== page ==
ROOSTER DAY IS HERE!

Published 2:02 pm Friday, April 8, 2016

“Woodrow” will be one of the roosters up for auction during the inaugural Rooster Day event this Saturday.  The rooster is named for President Woodrow Wilson who donated a rooster during a rooster auction in Demopolis in 1919.

“Woodrow” will be one of the roosters up for auction during the inaugural Rooster Day event this Saturday. The rooster is named for President Woodrow Wilson who donated a rooster during a rooster auction in Demopolis in 1919.

When the first Rooster Auction was held in Demopolis in 1919 to build a bridge across the Tombigbee River, the event stretched over two days and involved thousands of people.
The inaugural Rooster Day April 9 will commemorate that first event, but more than roosters will be up for bid. This year, instead of a bridge, the Marengo County Historical Society is holding an auction to make needed repairs on its two historical home, Bluff Hall and Lyon Hall.
To close a full day of activities doors at Lyon Hall will open at 6 p.m. for ticket holders to have a fun evening of bidding on both big and small ticket items, dancing and enjoying good food. Entry fee is $15, and bidding begins at 7 p.m.
No Rooster Auction would be complete without having a rooster to auction. A full bred Americana rooster, raised by Ken Gilliam of Gordo, will be the first item up for live auction.
The rooster is named “Woodrow” in honor of President Woodrow Wilson who donated a rooster for the 1919 auction. The winner has the choice of accepting Woodrow or a rooster painting by Kirk Brooker.
At the first Rooster Auction, Helen Keller donated a Little Blue Hen for bid. Auction chairman Diane Brooker has lined up a Blue Hen for this year’s event as well.
Being a part of Rooster Day “has been one of the most exciting events I’ve ever worked on because the enthusiasm has been so great from everyone involved,” she said.
More than fowl will be auctioned that night. Another big ticket items is an evening of cocktails and hors d’oeuvres for a party of no fewer than 14 guests at one of Demopolis’ premier historic homes owned by John Cox Webb. Also up for bid are two nights at the Roosevelt Hotel in New Orleans; wine tasting, courtesy of John and Jane Wallace, and a package of art classes and cupcakes, donated by Kirk Brooker and the Canebakery.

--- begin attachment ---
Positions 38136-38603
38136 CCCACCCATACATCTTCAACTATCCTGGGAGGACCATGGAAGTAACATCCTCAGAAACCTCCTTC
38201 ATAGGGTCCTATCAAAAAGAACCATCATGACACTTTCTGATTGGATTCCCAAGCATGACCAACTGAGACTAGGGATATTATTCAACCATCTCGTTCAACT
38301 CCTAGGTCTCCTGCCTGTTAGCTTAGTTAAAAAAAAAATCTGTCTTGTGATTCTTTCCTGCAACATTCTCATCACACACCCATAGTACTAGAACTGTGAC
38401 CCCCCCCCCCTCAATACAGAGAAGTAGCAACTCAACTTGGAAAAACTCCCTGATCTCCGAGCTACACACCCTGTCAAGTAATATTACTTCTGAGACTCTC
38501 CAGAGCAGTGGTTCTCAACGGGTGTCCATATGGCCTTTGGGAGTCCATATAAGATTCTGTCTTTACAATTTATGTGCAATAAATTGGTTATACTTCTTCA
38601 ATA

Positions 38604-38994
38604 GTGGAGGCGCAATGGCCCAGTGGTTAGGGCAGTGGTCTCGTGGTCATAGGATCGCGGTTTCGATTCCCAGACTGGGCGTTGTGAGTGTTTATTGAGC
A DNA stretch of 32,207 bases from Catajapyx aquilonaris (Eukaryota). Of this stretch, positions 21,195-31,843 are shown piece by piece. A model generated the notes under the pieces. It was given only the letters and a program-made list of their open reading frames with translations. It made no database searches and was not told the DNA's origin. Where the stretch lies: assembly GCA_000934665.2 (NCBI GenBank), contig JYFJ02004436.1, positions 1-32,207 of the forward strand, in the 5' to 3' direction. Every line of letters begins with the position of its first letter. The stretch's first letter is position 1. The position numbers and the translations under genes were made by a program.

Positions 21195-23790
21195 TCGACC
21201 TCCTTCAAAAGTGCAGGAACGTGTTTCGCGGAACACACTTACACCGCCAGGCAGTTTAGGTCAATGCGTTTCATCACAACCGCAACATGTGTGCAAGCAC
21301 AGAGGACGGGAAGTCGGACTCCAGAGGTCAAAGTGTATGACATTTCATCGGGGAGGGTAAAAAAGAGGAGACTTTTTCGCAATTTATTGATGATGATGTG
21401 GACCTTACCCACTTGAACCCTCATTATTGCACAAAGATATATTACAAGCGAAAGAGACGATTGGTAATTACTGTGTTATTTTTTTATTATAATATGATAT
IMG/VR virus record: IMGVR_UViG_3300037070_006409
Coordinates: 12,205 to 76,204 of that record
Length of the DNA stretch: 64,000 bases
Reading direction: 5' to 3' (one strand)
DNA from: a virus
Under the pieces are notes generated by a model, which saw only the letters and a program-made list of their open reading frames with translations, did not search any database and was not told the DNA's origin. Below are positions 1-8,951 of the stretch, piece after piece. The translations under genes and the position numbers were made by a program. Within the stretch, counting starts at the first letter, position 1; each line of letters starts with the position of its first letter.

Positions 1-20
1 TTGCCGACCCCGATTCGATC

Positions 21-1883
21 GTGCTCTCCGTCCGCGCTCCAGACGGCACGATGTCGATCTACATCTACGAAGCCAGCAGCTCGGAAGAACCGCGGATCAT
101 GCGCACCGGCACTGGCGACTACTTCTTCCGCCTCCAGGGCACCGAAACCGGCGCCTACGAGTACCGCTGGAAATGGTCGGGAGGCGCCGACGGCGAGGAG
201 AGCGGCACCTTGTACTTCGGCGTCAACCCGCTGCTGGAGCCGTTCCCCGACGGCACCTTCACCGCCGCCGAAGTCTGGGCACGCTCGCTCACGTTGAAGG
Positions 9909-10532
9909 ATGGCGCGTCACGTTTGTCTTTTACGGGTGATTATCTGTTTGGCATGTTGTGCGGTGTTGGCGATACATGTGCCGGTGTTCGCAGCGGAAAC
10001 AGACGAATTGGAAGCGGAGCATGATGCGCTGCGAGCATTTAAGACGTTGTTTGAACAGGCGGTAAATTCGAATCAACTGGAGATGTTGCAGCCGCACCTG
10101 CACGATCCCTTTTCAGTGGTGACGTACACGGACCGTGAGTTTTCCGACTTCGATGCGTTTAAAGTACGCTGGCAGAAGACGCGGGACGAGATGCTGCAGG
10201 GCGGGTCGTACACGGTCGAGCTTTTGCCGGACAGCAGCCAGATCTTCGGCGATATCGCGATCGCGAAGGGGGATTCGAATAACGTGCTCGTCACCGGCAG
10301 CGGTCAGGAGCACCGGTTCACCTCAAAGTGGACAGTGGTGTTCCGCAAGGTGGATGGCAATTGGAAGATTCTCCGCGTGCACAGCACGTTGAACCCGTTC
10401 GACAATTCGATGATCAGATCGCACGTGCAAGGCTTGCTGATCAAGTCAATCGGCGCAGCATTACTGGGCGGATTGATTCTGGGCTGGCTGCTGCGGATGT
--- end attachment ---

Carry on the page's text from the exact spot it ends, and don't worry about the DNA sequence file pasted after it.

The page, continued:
Three exclusive hunting packages are being offered as well: a turkey hunt at Owensby Plantation, quail hunt at Camp Chapron and “skeet and eat” at Soggy Bottom Lodge.
Those attending are being encouraged to form groups to bid on the major items. Sealed bids can be submitted in advance, and phone bids will be accepted. If a bidder cannot attend, he may designate a friend to bid on his behalf by phone.
An array of silent auction items will be up for bid, gathered by Katharine Glass and Amanda Hall. Paintings, photographs, a hand-carved Brewster the Rooster walking stick, and sculptures are among the articles to be sold to the highest bidder.
Others are pizza for a year, tickets to theatrical productions, manicure and pedicure, massage, framed posters, photo shoot, a Yeti cooler, a framed tapestry, lamps, painting classes, numerous gift certificates and even two spots on the lead Christmas on the River Day Parade float.
ARTS award winner Mark Abrams, a Demopolis native and well known designer, has donated a pair of lamps and his Marengo Box from his Port 68 collection. Abrams’ home décor company specializes in accent furniture and home accessories.
In between all the bidding, the Elijah Butler Band out of Birmingham will play a blend of blues, rock and country. The band has shared the big stage with Kid Rock, The Marshall Tucker Band, Charlie Daniels Band, and The Outlaws.
For more information on Rooster Day or to purchase tickets to the auction, contact Kirk Brooker, executive director of the MCHS, at 334-216-5475.